As a result, feature toggles should primarily be used as a product owner decision (e.g. the feature is ready but pushed to a later release for marketing or legal reasons), not as a poor substitute of a feature branch. The equation slightly changes if your application has really great automated testing because the risk of something slipping through is reduced. However, feature toggles still have the drawback of the feature’s code actually being part of the main branch. If the feature is scrapped or has to be re-designed, the code changes done by the old implementation have to be removed. Only use feature toggles if the implementation of a feature is final and complete.
Work in Progress Branches
WIP-branches are basically feature branches with the intention of being very short-lived and containing so few changes that the term “feature” would be misleading. For example, a developer might be working on a bug fix and at the end of the day he pushes his changes to a WIP-branch such that another developer could pick up the work.
WIP-branches are quite common in GIT repositories, especially for development teams that had bad experiences using feature branches (and don’t actively utilise the repositories history). Some teams even have the rule that all code has to be checked in at the end of the day. While the intention of saving all work in the repository might seem enticing, there are drawbacks:
- WIP-branches are often forgotten and never deleted, obscuring which branches are in active development and which are not.
- Unless using rebasing and fast forward merges, they create unnecessary back-merge commits and thus pollute the commit history. See the discussion on rebasing further down.
- They often lead to the creation of partial/incomplete commits which – as stated earlier – makes it harder when having to go back the history and checking out older revisions.
It is difficult to make a hard case for or against WIP-branches. In the end, they should be treated exactly the same as feature branches: keep the number of them low, avoid partial/non-working commits, constantly update them with the changes done on the main branch and delete them as soon as they have been merged back to the main branch.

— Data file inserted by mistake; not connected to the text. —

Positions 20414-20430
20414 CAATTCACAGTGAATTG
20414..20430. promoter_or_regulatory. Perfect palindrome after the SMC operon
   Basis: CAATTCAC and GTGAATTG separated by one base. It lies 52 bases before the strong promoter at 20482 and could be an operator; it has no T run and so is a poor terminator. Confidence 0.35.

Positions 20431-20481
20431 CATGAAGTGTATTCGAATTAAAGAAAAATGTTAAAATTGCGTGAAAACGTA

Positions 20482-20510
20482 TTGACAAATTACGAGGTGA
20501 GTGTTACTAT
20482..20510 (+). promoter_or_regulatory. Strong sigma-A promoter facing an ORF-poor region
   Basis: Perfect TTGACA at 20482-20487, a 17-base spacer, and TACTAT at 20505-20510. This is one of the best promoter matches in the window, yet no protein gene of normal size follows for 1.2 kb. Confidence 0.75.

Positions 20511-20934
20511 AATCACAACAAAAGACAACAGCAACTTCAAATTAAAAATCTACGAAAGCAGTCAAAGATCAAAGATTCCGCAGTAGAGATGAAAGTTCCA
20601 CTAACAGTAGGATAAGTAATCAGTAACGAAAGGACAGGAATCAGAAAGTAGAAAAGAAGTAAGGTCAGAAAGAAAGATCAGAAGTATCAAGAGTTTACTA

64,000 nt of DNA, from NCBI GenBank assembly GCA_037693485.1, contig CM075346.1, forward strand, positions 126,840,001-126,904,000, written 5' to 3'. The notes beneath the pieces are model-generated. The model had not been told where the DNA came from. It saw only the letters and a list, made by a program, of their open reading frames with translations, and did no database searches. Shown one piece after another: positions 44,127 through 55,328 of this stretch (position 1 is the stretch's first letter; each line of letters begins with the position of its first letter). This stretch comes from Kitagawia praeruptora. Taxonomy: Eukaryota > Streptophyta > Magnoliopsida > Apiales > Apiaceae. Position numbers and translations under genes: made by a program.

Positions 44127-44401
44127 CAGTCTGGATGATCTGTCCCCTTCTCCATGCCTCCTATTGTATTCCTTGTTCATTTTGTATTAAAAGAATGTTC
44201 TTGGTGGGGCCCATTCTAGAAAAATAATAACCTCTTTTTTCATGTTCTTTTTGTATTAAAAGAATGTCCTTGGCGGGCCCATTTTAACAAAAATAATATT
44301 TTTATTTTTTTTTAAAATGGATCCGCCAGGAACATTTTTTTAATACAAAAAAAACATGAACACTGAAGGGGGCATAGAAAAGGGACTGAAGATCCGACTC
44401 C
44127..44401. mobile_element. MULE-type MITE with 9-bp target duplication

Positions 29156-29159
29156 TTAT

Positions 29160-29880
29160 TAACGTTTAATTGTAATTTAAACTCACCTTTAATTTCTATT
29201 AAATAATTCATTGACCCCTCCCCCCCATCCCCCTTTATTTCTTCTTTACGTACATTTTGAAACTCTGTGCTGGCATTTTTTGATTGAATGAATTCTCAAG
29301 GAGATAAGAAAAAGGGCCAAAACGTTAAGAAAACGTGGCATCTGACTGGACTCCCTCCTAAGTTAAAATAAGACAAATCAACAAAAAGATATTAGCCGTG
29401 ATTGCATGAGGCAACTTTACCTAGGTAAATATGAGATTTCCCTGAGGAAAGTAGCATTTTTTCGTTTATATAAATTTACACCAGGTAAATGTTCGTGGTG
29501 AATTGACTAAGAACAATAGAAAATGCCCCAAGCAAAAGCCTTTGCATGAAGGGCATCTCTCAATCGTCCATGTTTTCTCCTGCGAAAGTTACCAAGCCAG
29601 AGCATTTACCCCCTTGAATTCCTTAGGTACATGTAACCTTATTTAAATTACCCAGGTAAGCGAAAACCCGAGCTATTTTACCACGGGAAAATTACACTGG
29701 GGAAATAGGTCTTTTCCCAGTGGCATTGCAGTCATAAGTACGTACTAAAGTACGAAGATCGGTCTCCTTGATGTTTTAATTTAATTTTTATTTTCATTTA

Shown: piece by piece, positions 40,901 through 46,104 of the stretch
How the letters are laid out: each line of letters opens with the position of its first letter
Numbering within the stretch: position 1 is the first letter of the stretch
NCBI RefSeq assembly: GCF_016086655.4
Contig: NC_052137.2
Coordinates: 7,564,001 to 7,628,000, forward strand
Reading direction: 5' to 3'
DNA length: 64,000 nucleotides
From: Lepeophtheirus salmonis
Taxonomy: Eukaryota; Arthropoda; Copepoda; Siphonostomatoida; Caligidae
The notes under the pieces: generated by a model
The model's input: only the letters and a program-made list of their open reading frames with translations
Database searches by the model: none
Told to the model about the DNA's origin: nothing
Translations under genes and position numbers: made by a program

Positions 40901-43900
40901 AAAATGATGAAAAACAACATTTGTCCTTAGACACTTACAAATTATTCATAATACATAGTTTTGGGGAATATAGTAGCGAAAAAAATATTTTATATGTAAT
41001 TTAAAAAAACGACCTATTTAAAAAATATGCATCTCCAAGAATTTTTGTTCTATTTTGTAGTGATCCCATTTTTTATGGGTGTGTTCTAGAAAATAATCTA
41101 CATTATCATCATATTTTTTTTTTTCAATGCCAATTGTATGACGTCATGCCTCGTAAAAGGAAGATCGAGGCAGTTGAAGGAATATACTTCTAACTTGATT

Tip: Avoid policies that force developers to commit partial or even broken code to the repository. In most cases, it’s not really relevant if code is committed one day or the next. If partial code shall be handed over to another developer, using patch files (either attached to the ticket or send to the other developer) fulfil the same purpose without polluting the commit history. If you expect a WIP branch to continue over multiple days, treat it as what it is: a feature branch.
Release Branches and Tags
The other common type of branches is called a release branch. They are branched out from the main branch to fixate a code version and make the main branch ready for new development that should not be part of a particular release. There are three common approaches for when to create a release branch:
- At code freeze: If a software has long QA cycles, a release branch is created when all the main features have been implemented and/or changes need to be made on the main branch that should not be part of the release. While QA is testing, bugfixes are made on the release branch and the development branch continues with the work for the next release. When all relevant bugs are fixed, a tag is set on the release branch to mark the version that is shipped.
- At release time: If there is no parallel development and/or automatic test coverage is so good that the QA cycle is only very small, the actual release version is created on the main branch. When a release is ready, the final commit is branched out in anticipation that a bugfix release will follow anyway.